State Theory and Critiques of the Libertarian View: Podcast with Frederic Voltaire Bastiat

The Libertarian Ideal (with Chris Shaw): a podcast I did with Frederic Voltaire Bastiat discussing critiques of libertarianism and my ideas of post-libertarianism.

In this podcast I discuss theories of state formation, critiquing the conquest theory of the state that is proffered by Rothbard, Oppenheimer and Nock. I propose that state formation is instead more complex, incorporating cooperative as well as coercive methods which are facilitated by increasing socio-political complexity. I further note that states have facilitated technological development and created infrastructure for economic structures that libertarians see as anti or non-state (i.e. markets, money, innovation, etc.) and that states cannot be viewed as unitary forms, but are instead heterogeneous structures that are part of wider societal assemblages that combine and conflict along contextual lines. Continue reading

The Libertarian Ideal Part 2: Voice, Exit and Post-Libertarianism

My original essay[1] defining delineations that make up and inform the libertarian ideal as I see it set out critiques of the libertarian position on markets in relation to modern capitalism. I noted that libertarians played a paradoxical game similar to socialist claims of real socialism never existing. In this case, libertarianism wanted to claim the benefits of modern capitalism (technological development, increasing life expectancy, better choices in marketplaces, etc.) while removing any statist baggage that sullied the waters. Thus capitalism and the progenation of markets were placed in an ideological vacuum that removed them from historical context. I further critiqued the libertarian reliance on abstract axioms, primarily the non-aggression and self-ownership principles, which further removed economic exchange and political development from historical reality. Continue reading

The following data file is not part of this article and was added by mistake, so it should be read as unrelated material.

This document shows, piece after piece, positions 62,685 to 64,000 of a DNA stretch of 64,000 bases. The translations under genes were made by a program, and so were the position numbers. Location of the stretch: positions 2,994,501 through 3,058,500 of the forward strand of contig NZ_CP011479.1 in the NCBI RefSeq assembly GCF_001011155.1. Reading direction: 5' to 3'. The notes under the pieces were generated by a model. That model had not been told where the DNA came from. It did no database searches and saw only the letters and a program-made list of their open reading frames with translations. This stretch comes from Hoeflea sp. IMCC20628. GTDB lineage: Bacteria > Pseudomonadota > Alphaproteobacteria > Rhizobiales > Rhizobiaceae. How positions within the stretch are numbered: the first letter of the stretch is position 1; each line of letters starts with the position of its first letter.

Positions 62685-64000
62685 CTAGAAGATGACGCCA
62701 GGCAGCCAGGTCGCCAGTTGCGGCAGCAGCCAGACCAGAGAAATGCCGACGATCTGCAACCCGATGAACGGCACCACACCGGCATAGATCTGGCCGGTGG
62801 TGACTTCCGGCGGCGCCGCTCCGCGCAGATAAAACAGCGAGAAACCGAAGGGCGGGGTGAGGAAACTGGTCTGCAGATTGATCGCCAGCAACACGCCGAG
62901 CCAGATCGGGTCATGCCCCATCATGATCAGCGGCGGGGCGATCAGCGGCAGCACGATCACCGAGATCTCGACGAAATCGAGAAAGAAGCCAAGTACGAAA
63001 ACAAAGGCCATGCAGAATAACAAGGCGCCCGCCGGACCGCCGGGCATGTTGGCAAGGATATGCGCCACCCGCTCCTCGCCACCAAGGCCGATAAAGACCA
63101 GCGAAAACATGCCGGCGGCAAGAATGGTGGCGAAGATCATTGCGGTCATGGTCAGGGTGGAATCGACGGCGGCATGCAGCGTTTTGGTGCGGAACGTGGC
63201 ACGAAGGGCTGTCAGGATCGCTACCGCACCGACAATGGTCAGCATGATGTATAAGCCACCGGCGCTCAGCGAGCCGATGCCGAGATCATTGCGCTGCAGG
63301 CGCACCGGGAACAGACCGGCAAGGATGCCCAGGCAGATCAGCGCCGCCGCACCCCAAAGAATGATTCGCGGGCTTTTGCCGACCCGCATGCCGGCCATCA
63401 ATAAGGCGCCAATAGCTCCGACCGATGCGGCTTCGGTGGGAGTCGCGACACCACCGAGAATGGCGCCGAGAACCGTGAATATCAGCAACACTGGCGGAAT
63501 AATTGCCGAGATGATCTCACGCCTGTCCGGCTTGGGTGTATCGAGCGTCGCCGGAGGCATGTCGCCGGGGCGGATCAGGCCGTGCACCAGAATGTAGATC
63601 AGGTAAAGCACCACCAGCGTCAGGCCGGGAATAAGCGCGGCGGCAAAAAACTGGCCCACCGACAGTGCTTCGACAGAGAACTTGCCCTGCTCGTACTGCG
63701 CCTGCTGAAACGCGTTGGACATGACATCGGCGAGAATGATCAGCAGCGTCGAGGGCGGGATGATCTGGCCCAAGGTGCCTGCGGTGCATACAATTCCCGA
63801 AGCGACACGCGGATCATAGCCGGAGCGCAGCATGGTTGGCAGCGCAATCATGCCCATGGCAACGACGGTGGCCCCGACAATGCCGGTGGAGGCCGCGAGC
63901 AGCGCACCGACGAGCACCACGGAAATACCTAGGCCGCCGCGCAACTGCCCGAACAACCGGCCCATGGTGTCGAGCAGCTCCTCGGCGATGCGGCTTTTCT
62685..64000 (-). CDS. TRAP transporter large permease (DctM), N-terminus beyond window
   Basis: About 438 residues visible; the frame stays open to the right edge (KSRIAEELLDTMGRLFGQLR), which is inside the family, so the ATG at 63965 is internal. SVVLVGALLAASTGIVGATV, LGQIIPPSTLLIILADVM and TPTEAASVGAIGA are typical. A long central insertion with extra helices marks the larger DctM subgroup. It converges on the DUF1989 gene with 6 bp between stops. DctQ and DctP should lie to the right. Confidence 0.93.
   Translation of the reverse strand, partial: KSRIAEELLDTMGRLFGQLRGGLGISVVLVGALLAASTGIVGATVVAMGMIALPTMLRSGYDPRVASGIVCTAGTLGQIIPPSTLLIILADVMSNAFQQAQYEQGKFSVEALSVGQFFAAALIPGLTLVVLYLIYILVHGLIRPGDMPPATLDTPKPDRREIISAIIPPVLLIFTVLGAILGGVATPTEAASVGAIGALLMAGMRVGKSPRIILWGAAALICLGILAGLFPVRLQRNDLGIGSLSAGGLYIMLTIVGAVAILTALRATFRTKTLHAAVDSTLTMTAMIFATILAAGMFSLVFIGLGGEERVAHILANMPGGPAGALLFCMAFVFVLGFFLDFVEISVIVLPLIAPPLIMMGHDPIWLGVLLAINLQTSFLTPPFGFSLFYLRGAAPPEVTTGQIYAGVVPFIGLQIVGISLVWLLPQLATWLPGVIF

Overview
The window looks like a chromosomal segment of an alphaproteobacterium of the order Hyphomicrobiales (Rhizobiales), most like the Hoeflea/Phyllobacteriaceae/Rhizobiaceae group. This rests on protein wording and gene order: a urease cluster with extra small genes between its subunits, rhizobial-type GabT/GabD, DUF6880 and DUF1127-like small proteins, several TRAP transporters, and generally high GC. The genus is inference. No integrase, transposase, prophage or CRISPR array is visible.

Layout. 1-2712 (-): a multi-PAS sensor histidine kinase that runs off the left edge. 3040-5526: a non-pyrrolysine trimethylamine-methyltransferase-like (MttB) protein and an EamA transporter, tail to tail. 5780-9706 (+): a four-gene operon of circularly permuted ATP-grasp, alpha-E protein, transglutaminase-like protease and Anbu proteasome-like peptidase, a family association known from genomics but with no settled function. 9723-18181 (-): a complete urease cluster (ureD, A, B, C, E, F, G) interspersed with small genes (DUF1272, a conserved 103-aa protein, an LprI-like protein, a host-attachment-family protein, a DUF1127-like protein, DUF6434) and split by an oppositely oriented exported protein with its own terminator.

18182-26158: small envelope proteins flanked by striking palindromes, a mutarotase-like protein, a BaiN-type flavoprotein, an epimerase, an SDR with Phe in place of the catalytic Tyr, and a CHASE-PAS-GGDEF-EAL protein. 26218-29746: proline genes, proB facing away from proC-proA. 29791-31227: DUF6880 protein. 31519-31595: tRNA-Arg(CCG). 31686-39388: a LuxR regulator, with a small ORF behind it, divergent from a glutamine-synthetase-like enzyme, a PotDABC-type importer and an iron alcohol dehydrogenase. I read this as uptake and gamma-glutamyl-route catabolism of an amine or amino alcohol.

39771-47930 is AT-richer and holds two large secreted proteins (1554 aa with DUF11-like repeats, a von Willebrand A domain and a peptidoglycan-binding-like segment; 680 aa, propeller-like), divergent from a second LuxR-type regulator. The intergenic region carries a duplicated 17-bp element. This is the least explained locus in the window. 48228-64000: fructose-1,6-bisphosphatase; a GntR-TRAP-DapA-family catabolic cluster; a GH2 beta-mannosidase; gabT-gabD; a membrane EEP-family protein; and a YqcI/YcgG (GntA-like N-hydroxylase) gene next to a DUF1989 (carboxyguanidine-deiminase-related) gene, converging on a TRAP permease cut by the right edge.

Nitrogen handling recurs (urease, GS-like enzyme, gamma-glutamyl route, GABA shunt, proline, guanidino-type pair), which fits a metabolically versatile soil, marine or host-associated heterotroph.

Policy Positions and Political Imaginaries: Framing Basic Income

Basic income is far too often framed in a confusing manner, presented as both a simple policy proposal with particular effects and as a fully realisable political imaginary that encapsulates a development upon the existing political economy. It is conceived as both a landscape for governance and a particular node within this landscape. In doing this, proponents want it to be a hegemonic vision encompassing a world without work and a set of labour relations radically different to those figured today as well as a narrowly focused distribuendum[1] that is prefigurable to currently-existing institutions and ideologies. The framing of basic income, as revolutionary yet simplistic, is confused and altogether difficult to parse when considering the potential of its wide-ranging effects. Continue reading